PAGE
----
Genetics Australia Co-operative Limited has recorded a $1 million increase in sales revenue and a stronger profit, reflecting improved weather and industry conditions.
The 2019/20 annual report released on Monday shows a profit of $545,596 after tax, an improvement of about $300,000 on the previous year.
Sales revenue grew by more than $1 million to $10,771,972, with a total comprehensive income of $2,625,991.
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Genetics Australia chief executive officer Anthony Shelly and board chairman Trevor Henry said the positive result reflected the improved weather and industry conditions that were widely experienced in the dairy industry.
The net asset base of the co-operative remains strong at $13,508,398, which is an increase of $2,631,897 on the previous year, with a positive cash position of $295,209.
"While we have undoubtedly had a better season, there are still enormous challenges ahead for the dairy and herd improvement industries," Mr Shelly said.
"We are very pleased with this result; however, we need to find ways of making that result more repeatable.
"This remains the biggest challenge for the co-operative, and the board and management are committed to developing the right business model that delivers sustainability and the scope for re-investment in people, products and programs."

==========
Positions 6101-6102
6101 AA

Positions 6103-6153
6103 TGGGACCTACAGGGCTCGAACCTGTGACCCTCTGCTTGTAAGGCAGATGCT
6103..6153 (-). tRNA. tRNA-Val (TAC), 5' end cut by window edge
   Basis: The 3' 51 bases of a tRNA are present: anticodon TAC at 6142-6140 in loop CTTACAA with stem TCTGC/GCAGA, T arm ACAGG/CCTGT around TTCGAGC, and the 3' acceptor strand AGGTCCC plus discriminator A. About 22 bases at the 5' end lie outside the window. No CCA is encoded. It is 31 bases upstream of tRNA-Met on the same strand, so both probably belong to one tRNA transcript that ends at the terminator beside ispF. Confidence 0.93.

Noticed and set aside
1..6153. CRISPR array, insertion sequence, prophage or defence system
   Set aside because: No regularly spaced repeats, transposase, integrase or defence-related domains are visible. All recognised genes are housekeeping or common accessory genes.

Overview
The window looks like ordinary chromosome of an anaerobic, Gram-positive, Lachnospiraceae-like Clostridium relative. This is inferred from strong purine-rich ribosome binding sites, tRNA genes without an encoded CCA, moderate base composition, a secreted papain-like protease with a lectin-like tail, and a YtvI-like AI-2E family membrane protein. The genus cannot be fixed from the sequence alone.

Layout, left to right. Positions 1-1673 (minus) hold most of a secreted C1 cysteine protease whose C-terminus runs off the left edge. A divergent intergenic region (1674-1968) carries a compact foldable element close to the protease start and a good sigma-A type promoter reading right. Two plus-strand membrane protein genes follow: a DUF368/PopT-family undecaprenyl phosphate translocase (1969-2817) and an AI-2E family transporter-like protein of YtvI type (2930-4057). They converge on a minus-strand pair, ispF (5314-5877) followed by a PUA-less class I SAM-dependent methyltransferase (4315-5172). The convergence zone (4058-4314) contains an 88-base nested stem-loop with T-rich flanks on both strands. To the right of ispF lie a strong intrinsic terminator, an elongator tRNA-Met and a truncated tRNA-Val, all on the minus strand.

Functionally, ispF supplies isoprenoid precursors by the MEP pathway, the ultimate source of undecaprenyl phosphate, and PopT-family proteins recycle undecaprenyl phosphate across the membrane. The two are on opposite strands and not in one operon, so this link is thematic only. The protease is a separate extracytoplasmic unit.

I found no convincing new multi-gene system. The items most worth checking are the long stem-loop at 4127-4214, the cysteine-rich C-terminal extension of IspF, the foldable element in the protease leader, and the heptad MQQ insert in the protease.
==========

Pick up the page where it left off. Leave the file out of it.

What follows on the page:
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COVID-19 had added pressures to the business with staff working remotely and other restrictions that hampered some business functions.
Despite that, Mr Shelly said the co-operative was pleased with the way that it handled the COVID challenge and was looking forward to returning to a "normal" business environment for 2020/21.
"The cancellation of our GA 2020 Conference was a huge disappointment, however we managed to salvage much of the good work by shifting to online delivery platforms for a significant proportion of the content," he said.
Genetics Australia's export business continues to expand with demand from China leading the way.
Mr Henry said the co-operative had a strong belief in the 'Australian cow' and it appeared many countries were also recognising its unique qualities.
"Our next step is to make her even more 'green' than she is now, by enhancing her disease resistance, heat tolerance and feed-efficiency characteristics," he said.
Mr Henry said Genetics Australia continued to provide Australian farmers with world-class genetics at sensible prices.
"We continue to develop world class Australian grazing genetics and work with our partners overseas to source complementary product to ours to ensure that shareholders have access to the best range of genetics on the market," he said.
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